Analysis

The Court of Appeals began its analysis by considering the court’s decision in Dillon v. Legg, 68 Cal.2d 728 (1968) and its progeny. The Dillon case involved a mother and one of her children who witnessed her other child’s death in a motor vehicle accident.[3] The lower court found that the mother was not in the zone of danger and could not bring a claim of negligent infliction of emotional distress. The California Supreme Court established the following three-pronged test to determine whether the emotional trauma experienced by the victim was reasonably foreseeable:

  • The proximity of the plaintiff to the scene
  • Whether the plaintiff contemporaneously observed the accident that caused their trauma
  • Whether the plaintiff had a close relationship with the victim of the accident

Before Dillon, a plaintiff could only recover on a claim for NIED if the plaintiff was injured and suffered emotional trauma during the accident or when the plaintiff was in the zone of danger and suffered a physical injury because of his or her emotional trauma. The Dillon court overruled the earlier cases and found that NIED claims require a case-by-case analysis of whether the emotional distress suffered by the plaintiff was reasonably foreseeable.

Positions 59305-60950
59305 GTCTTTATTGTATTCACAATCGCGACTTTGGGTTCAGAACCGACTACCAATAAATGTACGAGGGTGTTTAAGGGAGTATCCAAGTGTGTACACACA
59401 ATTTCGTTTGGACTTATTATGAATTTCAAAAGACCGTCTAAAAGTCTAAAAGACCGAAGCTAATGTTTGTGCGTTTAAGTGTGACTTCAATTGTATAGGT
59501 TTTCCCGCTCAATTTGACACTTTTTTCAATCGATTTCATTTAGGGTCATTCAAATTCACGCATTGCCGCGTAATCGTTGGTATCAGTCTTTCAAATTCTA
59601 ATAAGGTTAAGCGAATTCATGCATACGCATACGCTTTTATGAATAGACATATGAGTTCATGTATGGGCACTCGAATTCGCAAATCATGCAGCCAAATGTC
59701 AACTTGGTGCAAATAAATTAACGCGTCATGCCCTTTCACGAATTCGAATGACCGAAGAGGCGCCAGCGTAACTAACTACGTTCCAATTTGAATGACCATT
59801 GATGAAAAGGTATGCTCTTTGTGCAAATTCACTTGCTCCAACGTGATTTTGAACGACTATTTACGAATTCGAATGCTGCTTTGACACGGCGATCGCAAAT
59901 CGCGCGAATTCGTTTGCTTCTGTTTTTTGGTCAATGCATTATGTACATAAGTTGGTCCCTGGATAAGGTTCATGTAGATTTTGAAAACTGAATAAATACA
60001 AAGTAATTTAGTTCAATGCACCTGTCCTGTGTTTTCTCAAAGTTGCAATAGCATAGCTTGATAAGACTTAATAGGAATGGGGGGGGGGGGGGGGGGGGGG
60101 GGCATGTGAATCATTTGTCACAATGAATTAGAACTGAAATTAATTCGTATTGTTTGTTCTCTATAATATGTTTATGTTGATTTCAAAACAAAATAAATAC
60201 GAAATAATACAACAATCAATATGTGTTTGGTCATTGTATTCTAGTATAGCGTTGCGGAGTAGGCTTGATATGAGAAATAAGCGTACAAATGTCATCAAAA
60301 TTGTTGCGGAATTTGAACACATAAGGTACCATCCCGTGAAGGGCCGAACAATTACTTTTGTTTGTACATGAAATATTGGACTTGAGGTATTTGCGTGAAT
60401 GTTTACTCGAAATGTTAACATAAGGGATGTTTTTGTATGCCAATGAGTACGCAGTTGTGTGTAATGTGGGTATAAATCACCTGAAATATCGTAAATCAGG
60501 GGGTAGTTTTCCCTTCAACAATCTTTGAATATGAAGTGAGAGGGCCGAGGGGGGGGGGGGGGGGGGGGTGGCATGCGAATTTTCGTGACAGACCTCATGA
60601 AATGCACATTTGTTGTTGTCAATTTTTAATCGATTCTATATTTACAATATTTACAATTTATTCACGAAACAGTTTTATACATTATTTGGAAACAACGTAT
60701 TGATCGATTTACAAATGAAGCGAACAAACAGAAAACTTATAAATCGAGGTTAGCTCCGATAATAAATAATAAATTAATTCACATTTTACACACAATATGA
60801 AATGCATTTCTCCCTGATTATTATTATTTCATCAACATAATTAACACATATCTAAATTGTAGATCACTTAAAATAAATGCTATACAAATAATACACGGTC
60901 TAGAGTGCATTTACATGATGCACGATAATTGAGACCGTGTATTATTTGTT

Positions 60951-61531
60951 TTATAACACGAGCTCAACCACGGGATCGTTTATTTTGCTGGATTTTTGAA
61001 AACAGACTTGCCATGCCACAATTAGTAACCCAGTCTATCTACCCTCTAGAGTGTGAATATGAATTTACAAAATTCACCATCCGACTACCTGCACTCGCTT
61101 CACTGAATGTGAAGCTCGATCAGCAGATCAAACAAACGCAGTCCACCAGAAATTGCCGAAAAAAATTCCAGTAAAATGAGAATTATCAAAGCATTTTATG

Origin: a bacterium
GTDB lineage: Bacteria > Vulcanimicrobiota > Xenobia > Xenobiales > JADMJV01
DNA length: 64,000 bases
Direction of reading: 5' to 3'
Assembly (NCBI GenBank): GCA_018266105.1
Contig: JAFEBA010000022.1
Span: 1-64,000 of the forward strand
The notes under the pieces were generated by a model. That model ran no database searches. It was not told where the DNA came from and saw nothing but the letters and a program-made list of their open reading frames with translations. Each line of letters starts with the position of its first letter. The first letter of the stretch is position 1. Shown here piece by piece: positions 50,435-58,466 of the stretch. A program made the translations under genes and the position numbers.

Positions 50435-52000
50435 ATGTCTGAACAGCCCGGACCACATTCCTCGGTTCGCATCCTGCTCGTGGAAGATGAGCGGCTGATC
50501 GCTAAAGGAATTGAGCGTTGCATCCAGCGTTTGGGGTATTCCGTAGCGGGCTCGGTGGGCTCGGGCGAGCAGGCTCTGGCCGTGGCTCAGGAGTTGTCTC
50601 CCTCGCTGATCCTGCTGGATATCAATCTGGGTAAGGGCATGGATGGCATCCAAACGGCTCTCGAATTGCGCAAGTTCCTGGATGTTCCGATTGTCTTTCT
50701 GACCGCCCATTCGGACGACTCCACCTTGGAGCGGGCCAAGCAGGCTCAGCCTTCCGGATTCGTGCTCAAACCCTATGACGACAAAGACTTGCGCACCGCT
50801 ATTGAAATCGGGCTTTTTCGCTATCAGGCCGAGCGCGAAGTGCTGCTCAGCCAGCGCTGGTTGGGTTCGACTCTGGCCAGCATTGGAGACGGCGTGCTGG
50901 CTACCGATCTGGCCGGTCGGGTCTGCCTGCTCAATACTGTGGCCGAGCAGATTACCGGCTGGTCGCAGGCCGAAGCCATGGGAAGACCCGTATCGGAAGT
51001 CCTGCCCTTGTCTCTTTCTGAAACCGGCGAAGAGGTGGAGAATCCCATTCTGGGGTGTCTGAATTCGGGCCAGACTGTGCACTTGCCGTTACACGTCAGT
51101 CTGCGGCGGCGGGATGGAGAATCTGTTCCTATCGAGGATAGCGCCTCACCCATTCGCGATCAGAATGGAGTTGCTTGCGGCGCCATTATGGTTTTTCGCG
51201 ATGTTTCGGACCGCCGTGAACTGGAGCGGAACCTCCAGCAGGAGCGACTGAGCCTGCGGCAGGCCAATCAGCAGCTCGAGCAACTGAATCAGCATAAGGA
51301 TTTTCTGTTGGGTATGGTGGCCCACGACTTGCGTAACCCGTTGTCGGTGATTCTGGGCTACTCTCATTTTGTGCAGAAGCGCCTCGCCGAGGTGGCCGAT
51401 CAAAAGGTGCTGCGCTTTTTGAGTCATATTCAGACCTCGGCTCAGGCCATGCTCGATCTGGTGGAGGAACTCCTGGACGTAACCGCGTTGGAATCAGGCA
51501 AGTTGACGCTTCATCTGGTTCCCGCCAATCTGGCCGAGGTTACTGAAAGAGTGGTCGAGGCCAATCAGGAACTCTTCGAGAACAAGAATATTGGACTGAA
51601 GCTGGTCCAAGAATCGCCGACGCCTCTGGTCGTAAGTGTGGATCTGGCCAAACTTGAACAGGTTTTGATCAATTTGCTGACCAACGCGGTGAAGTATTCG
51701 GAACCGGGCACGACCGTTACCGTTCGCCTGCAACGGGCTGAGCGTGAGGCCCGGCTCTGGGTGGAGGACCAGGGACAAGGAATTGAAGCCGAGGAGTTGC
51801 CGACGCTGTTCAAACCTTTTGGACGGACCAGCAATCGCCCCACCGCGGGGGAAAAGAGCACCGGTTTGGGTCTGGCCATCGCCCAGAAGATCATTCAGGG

Cases following Dillon further limited NIED actions, including the Thing case. In that case, the California Supreme Court established a bright-line rule for NIED claims and replaced the three factors enunciated in Dillon. Under Thing, plaintiffs must prove the following three factors:

  • The plaintiff must have a close relationship with the victim.
  • The plaintiff must be present at the scene of the accident and be contemporaneously aware that the victim is being injured.
  • The plaintiff must suffer emotional distress as a result that is beyond what might be experienced by a disinterested witness.